Product Review - McCormack Audio Digital
Drive SST-1 and DAC-1 - October, 1995
By John E. Johnson, Jr.
McCormack Audio Digital Drive SST-1. CD Transport, top loading with magnetic puck to hold CD, standard outputs - coaxial (RCA and BNC), optional balanced XLR output, size 3 3/4"H x 19"W x 12"D, weight 12 pounds. $1,495. McCormack Audio Corporation, 5421 Avenida Encinas, Suite J, Carlsbad, California 92008; Phone (619) 930-9550; Fax 619-930-9555.
McCormack Audio Digital Drive DAC-1. Digital-to-Analog Converter, 18 bit, 8X/64X oversampling, standard inputs - coaxial (RCA and BNC), optional balanced XLR input, size 2 5/8"H x 19"W x 11 3/4"D, weight 12 pounds. $995 Standard Edition, $1,220 (at the time of DAC-1 purchase) Deluxe Edition. McCormack Audio Corporation, 5421 Avenida Encinas, Suite J, Carlsbad, California 92008; Phone (619) 930-9550; Fax 619-930-9555.
McCormack Audio Wonder Link I Digital Cable. Cable for connecting SST-1 to DAC-1, comes with adapters for connections to RCA and BNC jacks. $225 - 1 meter length. Also available as balanced cable. McCormack Audio Corporation, 5421 Avenida Encinas, Suite J, Carlsbad, California 92008; Phone (619) 930-9550; Fax 619-930-9555.
When one buys a CD player for two or three hundred dollars, the player is often selected on the basis of looks, features, ease of using the remote control, etc. The quality of sound? Well, that is usually discovered when the player is unpacked at home and hooked up to the hi-fi system. Most of the players in this price range sound OK. But, when you start talking about spending ten times that much - then we focus on tonal accuracy , sound staging, construction quality, and so on. Looks, features, and the remote control are shifted to the back seat. And rightly so!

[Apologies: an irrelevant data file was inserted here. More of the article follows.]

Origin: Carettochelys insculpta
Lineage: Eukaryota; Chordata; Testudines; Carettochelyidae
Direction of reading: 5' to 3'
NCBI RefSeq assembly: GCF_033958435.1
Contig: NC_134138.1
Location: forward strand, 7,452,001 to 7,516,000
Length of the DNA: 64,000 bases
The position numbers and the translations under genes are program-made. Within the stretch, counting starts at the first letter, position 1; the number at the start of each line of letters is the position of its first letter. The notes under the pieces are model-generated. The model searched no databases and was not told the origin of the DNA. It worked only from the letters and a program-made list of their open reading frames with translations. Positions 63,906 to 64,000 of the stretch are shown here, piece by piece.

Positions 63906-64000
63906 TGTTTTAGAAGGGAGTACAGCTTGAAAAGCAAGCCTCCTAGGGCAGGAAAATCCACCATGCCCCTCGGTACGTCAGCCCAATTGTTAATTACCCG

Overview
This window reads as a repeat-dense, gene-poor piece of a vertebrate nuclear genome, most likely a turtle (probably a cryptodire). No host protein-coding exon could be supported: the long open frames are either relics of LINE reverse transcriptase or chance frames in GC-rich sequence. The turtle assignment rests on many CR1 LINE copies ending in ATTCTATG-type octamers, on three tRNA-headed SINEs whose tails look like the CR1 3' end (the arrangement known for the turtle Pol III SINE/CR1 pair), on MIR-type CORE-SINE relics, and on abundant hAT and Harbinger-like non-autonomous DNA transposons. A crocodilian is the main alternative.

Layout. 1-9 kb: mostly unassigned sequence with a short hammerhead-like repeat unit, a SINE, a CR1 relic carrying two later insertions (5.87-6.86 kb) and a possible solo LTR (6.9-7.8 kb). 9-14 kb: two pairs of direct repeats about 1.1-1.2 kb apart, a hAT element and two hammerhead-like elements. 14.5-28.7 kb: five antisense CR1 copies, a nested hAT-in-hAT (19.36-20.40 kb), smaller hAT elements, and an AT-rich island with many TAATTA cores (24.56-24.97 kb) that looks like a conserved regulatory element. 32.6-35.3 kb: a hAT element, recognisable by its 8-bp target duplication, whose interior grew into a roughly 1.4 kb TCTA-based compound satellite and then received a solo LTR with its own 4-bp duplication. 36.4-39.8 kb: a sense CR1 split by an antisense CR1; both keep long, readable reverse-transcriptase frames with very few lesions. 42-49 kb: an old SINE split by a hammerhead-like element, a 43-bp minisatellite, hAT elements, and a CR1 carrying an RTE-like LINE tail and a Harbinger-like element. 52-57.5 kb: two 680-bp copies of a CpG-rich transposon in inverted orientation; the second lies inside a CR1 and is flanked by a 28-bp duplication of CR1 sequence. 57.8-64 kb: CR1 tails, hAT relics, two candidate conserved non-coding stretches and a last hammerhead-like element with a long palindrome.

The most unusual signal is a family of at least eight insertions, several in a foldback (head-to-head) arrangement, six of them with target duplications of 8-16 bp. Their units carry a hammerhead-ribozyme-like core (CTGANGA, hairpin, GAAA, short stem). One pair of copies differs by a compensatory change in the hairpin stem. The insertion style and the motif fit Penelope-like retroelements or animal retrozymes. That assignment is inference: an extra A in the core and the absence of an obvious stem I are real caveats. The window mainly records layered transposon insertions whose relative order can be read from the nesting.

Therefore, the first questions to be asked about an expensive player are, "How good does it sound, and is it really worth that kind of money for any noticeable improvement over the $300 unit?" The answers to these questions - in reference to the McCormack SST-1, DAC-1, and Wonder Link Digital Cable, are, "Terrific, and Yes."
We tested these three pieces of equipment as a package because it would be unfair to test the SST-1 transport with a different brand DAC, or the DAC-1 with a different transport, or not to use the digital cable that McCormack recommends with these units.
The SST-1 transport (see photo) uses a top loading approach. A cover slides open (manually) to reveal the transport mechanism (Philips CDM-12) which is suspended from the side. It looks delicate, and it has some vertical play, but after using it for some time, it is obvious that the mechanism is sturdy. Front-to-back play is less, and the user has to be careful here. After a CD is placed on the mechanism, a magnetic puck is then put on top of the CD. It weighs several ounces, is the same diameter as a CD (5") with some holes, and serves to add stability to the spinning disc, lowering the jitter rate. A certain amount of jitter, which reflects timing errors in the handling of the data bitstream, is present in all CD players. The lower the jitter rate - expressed in picoseconds - the better.